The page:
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23 June 2023

The paradox of cottagecore

Influencers want you to think they’re making a living off pastoral pursuits rather than glued to their phones in search of ad revenue.

By Zuzanna Lachendro

It is almost impossible to have an online presence without being categorised as an “aesthetic” or “-core”. The suffix -core, popularised in fashion by the trend forecasting group K-Hole, crept into our daily lives through hashtags as a way to find like-minded individuals on social media. One can no longer like crocheting without being #GrandmaCore, or wear hot pink without drifting into #BarbieCore territory. Certain aesthetics become more popular than others, and consumerism is quick to catch up: fast fashion, homeware and various other trinkets are designed for the overwhelming interest in specific lifestyles.

One of the most popular aesthetics to come out of TikTok is #CottageCore. Videos with the hashtag have amassed 14.3 billion views, making it one of the platform’s most popular. Cottagecore is about the abandonment of urban lifestyle constraints in favour of an idyllic, European pastoral life. But it’s not for everyone: those less interested in midi dresses, baking and handcrafts can explore #LumberjackCore.

Since the term first emerged on Tumblr in 2018, the aesthetic-turned-lifestyle has been characterised by values such as living with nature and a focus on sustainability, domesticity and living off the grid. After enduring the hell of the Central Line at rush hour, I often find myself on the sofa enthralled by these cottagecore videos. I wish I could join these women frolicking through the fields before floating down on to a gingham picnic blanket amid the luscious green hills of the Cotswolds, then tuck into a home-made black forest gateau using our wine glasses. (Who needs a knife to cut a cake when a wine glass can do the job and look #aesthetic?) In my imagination these young women exist in a perpetual loop of picking flowers, growing their own vegetables and tending to the ducks that trot around their gardens. But what happens when they stop recording on their new iPhones?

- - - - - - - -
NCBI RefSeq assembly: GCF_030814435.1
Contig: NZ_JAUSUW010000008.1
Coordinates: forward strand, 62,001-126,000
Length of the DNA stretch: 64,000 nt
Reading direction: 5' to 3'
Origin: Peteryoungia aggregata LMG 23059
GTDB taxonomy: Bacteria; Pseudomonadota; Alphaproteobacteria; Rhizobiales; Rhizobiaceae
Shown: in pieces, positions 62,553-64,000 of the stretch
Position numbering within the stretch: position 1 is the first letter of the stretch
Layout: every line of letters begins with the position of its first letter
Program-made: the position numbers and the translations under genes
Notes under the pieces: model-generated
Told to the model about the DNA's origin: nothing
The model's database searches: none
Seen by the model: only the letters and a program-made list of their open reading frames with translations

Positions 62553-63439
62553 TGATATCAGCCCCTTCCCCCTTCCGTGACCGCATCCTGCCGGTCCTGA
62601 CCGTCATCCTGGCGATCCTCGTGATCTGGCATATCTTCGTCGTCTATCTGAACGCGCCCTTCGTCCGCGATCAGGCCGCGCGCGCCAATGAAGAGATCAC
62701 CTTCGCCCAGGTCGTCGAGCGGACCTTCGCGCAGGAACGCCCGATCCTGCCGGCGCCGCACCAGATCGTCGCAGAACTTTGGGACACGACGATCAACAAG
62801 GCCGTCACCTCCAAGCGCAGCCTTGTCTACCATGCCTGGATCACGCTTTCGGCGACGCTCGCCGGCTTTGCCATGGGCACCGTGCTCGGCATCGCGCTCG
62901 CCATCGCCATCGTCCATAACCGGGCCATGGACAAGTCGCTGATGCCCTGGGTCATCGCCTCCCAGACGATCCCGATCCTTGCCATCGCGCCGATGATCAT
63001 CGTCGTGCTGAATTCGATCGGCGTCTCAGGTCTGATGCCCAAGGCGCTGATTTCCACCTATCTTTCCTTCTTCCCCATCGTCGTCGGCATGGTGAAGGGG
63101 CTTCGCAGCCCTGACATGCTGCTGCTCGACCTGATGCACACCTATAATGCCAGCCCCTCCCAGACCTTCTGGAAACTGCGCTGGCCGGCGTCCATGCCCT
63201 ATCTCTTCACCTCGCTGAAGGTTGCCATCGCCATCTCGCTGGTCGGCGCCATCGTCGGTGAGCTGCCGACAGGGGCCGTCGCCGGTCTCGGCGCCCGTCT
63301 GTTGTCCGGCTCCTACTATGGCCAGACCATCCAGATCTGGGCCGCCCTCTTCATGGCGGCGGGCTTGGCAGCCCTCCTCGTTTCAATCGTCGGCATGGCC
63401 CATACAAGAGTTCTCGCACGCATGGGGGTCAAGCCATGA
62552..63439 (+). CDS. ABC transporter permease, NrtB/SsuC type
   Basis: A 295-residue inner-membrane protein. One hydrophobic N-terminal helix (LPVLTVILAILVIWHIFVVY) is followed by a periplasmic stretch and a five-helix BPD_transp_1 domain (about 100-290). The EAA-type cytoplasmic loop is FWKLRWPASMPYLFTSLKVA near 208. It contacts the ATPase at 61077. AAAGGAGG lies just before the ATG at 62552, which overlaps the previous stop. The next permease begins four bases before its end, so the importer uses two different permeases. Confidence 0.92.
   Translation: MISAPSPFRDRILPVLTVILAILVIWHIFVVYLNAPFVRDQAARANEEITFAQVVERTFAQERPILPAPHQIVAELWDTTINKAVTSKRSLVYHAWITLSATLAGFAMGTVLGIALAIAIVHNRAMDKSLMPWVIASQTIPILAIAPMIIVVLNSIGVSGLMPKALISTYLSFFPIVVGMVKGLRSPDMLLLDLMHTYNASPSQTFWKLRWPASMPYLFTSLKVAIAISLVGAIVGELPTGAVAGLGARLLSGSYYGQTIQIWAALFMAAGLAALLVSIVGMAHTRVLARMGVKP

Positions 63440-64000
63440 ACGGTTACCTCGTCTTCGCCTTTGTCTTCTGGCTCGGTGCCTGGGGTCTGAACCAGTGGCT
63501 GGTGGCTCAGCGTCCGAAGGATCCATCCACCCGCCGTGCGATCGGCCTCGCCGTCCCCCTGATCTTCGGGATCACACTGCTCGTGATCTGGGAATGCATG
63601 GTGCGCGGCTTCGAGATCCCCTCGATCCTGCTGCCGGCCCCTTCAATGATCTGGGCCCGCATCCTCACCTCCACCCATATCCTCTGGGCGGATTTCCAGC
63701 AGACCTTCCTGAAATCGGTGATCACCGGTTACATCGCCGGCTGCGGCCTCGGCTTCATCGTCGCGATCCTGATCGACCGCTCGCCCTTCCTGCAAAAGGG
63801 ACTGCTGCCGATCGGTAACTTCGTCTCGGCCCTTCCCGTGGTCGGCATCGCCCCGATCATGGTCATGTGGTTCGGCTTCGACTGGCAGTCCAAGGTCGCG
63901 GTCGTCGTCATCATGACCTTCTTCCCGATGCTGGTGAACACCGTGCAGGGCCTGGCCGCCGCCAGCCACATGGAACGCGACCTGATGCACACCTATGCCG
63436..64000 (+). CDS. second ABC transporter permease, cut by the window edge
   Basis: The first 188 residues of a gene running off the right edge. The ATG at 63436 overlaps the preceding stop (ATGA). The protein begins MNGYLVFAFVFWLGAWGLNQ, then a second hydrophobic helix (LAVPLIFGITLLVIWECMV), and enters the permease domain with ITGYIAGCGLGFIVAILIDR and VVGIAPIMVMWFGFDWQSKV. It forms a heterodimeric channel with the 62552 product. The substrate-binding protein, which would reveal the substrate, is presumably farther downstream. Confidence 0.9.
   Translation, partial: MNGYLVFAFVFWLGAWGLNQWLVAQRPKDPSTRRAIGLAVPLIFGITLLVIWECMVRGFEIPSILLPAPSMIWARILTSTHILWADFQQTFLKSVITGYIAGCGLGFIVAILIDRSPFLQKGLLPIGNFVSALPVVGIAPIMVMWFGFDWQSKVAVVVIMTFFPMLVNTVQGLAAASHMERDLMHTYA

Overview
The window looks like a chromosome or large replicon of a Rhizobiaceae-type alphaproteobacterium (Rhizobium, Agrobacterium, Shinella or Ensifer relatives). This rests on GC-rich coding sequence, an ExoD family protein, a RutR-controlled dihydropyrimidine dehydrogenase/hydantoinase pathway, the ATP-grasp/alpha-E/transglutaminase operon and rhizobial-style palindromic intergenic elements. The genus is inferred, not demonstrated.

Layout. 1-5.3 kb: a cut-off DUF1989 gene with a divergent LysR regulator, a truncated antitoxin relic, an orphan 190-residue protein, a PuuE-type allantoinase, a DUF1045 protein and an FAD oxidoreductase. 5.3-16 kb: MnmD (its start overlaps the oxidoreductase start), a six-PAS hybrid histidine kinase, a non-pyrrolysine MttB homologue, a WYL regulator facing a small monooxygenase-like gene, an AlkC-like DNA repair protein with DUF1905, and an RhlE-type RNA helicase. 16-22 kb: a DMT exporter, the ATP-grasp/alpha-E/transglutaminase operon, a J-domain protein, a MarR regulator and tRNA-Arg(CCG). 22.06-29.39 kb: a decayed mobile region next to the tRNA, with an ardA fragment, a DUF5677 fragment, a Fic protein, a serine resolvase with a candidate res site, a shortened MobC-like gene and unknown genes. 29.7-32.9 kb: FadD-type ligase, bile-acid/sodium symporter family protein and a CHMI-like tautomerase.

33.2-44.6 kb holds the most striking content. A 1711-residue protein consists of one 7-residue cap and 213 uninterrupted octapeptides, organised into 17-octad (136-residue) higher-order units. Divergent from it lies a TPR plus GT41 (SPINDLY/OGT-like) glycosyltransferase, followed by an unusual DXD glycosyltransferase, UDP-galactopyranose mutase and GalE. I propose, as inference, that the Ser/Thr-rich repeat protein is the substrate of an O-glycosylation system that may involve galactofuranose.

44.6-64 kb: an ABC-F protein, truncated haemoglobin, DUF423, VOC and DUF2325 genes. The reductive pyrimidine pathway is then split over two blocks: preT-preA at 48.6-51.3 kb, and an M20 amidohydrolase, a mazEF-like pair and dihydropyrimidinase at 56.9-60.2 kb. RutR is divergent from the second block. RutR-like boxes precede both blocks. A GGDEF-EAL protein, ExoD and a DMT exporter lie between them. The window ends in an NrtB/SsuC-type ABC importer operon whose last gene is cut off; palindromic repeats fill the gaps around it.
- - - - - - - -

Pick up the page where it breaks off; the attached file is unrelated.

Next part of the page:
[See also: Your therapist shouldn’t be on TikTok]

Living “off the grid” to an audience of millions, cottagecore girls are a niche corner of the internet supplying the fantasy of a simpler life that, for most of us, is unattainable. Many tell of their reckless abandon of modernity for a remote cottage in the English countryside. Ostensibly, they live off the land with their home-grown food and miniature farmsteads including, but not limited to, chickens, bunnies and goats. And yet many of these influencers are receiving money from companies. Scroll through cottagecore influencer videos and many have an “ad” hashtag on them, are sponsored, or involve an item disclosed as “gifted”. Some include discount codes for, say, the women’s fashion company House of CB. Others have been sponsored by the likes of L’Oréal and the clothing brand Cider, whose products the influencers use or wear. Indeed, it feels unlikely that home-grown food and animal produce pay the bills, even combined with a small Etsy business.

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Cottagecore influencers’ online presence is paradoxical. No one whose livelihood depends on her online appearance, popularity and marketing can actually live off the grid. Do they really continue toiling for hours over the stove to make mozzarella out of locally sourced milk, far from the watchful eye of followers – and without checking their Instagram analytics? Or do they flop down on to the sofa with a takeaway and scroll through TikTok hoping for the algorithm to work its magic? Does the cottagecore girl live out the slow-living fantasy, or has she succumbed to the performative nature of social media?

As with all trends and aesthetics, cottagecore will go out of fashion. The most prominent evidence of this is #CottageCore’s greatest rival, #Y2K, with the resurfacing of low-waisted jeans, velour tracksuits and baguette bags reminiscent of the late 1990s and early 2000s. Once a new -core seizes the popularity crown, the cottagecore girl will have to abandon the idyllic rural world and transform herself yet again into what the audience, and her sponsors, want to see.

[See also: Is the clock ticking for TikTok?]

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